Inklings at June Kelly Gallery

Inklings: Drawings, Sky Pape at June Kelly Gallery
Essay by Jonathan Goodman, 1999

Inklings,” the title of Sky Pape’s exhibition, points out the artist’s desire to have her art seen within a tradition: works on paper. And yet, while her current efforts employ standard materials—ink and graphite on paper—they are also exploratory in both category and historical tradition. At once intricate and elegantly simple in their form, her drawings extend the idea of drawing as a medium, finding not only formal but metaphysical complexity in what Pape has described as “works of inconspicuous beginnings.”

Despite Pape’s offhand, even diffident description of her art’s origins, it quickly becomes clear that she is addressing large issues and grand themes. The drawings are arresting as visual statements; they attain a sculptural volume, consisting of scores and scores of strips of Kozo paper (a Japanese paper handmade from one of the strongest of the paper-making fibers), arranged in horizontal rows. Her hand-torn strips are usually treated with ink or graphite, then pasted to one another and extended as much as two inches off the wall. They offer the viewer a series of edges, often darkened, which serve as limits to the paper’s close-to-sculptural presence. Metaphorically, the material presence of the paper strips—their unusual ability to indicate physical depth—serves to suggest its opposite: the experience of a spiritual intensity which connotes absence and emptiness more than anything else.

Pape’s method alludes to several kinds of perception, both actual and conceptual. The contemplative beauty of the work lies, to some extent, in a period of personal loss during the past few years, including the death of her sister and a disastrous studio fire. According to Pape, these misfortunes freed her to take certain risks with new form, which accounts for the formal idiosyncrasy and adventurousness of these drawings. The artist is attempting to document nature—or, more particularly, what happens in nature—as a process, without being descriptive of its particulars. As she points out, the drawings are “driven by the existence and effects of incomprehensible, random forces within a rational system of implied order.”

In the large (106 by 96 inches), powerful piece entitled I’ll Go First (1999), Pape has suggested landscape with the most minimal of means. Working with Sumi ink on Kozo paper, she begins with dark edges at the top of the composition, and continues this for the upper two-thirds of the piece. The atmosphere is resonant of a night sky. Then the lower third of I’ll Go First grows gradually lighter, with the bottom’s edges nearly a pure white; additionally, the drawing is divided into fourths, with the ends of the torn strips creating three equally spaced vertical seams. The incremental nature of this drawing gives us a visual equivalent of its process, in which fine measurements of duration—gradations of time—become physical artifacts. Mystery, an important aspect of Pape’s esthetic, is thus rendered visible.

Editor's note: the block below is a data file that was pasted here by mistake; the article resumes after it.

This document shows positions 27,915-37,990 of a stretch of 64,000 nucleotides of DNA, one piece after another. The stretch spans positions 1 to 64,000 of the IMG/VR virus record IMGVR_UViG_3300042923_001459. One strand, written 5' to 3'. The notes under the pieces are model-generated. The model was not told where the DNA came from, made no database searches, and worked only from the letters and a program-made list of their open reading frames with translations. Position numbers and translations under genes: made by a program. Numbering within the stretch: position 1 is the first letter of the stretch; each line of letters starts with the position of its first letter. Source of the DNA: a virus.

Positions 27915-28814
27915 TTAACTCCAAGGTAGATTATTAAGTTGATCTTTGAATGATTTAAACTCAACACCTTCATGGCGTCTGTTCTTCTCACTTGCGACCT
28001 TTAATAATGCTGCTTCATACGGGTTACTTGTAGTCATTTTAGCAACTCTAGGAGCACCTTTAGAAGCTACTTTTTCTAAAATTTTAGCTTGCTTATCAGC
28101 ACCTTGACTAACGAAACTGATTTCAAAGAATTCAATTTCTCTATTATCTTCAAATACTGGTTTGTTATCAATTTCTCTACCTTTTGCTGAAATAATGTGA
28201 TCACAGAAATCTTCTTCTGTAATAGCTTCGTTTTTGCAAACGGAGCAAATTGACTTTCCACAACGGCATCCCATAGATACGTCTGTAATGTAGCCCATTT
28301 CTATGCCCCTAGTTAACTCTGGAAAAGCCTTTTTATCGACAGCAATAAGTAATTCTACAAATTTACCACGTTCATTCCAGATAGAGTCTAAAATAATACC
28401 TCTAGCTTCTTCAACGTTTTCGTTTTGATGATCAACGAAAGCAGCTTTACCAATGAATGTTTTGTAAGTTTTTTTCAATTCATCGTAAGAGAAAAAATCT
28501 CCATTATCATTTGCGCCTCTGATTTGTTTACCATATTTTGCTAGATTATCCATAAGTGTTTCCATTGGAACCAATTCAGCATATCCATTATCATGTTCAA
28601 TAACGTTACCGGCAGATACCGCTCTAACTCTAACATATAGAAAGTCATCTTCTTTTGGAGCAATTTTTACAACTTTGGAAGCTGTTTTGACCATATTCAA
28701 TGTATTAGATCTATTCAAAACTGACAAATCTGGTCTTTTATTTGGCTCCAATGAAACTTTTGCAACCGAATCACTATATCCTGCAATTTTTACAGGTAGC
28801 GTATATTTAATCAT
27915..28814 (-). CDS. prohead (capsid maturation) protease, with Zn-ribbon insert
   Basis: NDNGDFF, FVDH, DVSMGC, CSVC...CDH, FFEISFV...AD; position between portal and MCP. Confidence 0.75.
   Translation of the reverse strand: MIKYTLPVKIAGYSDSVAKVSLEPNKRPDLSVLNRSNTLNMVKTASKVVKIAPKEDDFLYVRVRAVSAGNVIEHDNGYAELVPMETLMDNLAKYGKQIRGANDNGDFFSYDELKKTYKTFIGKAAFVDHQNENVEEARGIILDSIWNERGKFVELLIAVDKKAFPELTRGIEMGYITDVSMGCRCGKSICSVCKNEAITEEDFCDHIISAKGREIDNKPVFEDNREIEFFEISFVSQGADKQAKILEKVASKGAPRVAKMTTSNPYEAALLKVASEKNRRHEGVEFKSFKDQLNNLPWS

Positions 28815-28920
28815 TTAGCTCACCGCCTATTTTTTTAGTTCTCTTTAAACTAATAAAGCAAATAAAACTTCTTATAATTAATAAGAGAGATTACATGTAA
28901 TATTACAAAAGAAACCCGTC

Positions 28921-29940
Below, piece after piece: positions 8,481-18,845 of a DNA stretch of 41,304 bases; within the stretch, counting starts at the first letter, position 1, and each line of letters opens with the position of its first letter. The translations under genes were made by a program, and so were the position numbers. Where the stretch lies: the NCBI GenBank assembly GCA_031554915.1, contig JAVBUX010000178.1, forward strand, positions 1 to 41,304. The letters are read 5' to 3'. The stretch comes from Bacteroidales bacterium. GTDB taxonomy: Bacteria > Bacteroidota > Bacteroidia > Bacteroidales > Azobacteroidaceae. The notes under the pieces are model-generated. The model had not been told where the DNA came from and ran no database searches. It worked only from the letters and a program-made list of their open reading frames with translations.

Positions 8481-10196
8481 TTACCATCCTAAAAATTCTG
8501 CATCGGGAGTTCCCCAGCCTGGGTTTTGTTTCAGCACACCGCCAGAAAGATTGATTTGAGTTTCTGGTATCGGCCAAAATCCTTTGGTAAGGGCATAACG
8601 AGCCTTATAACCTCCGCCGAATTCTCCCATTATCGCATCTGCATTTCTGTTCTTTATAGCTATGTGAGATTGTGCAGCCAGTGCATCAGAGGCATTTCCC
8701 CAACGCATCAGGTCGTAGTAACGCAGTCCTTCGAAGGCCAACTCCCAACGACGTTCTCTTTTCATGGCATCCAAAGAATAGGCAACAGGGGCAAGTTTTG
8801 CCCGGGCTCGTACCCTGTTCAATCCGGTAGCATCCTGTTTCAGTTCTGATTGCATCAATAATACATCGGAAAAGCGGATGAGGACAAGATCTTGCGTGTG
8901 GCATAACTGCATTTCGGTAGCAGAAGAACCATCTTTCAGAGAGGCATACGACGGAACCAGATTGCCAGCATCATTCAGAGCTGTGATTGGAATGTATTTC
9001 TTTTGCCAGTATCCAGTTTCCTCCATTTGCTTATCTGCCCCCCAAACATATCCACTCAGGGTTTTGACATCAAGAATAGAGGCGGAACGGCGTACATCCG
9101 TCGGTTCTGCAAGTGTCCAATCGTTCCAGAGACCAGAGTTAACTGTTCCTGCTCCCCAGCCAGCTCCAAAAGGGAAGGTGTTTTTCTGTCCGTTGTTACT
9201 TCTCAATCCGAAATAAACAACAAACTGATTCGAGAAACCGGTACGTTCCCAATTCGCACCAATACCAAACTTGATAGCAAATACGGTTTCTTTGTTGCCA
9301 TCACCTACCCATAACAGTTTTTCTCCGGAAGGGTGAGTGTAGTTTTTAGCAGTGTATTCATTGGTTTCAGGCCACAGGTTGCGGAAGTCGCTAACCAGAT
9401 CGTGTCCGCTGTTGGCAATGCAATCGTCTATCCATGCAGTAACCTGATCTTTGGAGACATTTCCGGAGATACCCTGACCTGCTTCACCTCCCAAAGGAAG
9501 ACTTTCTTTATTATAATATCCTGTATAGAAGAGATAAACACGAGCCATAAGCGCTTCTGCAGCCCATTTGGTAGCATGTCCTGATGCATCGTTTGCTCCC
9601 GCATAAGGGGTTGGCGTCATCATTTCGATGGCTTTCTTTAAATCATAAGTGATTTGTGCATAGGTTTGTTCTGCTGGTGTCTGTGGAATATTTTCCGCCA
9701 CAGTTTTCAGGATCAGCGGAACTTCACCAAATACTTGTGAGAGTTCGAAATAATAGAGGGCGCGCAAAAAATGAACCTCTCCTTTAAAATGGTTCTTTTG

According to Pape, the idea is to undermine “the austerity of the ordered scheme.” The irregularities of the paper strips, as well as the tonal shifts in pigment, express the variations inherent to a handmade process. Her work intimates worlds without directlly quoting them; the drawings are at once available and reticent. In The Last Letter (1998), the strips of Kozo paper are uninked; they billow out on top of each other, their delicately inked fringes suggestive of burning. A strong middle seam vertically divides the drawing into halves, which offers a satisfying physical partition and which may be read, as well, as a metaphor for separation. here, as in an almost entirely black work from 1998, entitled Between the Meadow and the Moon, the suggestion of Asian mysticism is strong, the consequence of both inferred feeling and evocative materials.

Art, as Pape sees it, reflects an essentially mysterious process, which is for the artist to imply without overtly demonstrating. Pape’s achievement is to have found a way of working that cuts across preconceived categories—of drawing, of materials, of mind. She is aware that she is pushing her media so as to circumvent expected notions of what drawing should be. At the same time, she is representing, in a nearly figurative fashion, basic processes in nature, what she calls the “division and recombination involved with growth.” These quiet but compelling works on paper don’t so much order the world as present things as they are or, rather, as they might be, if we took the time to truly perceive them.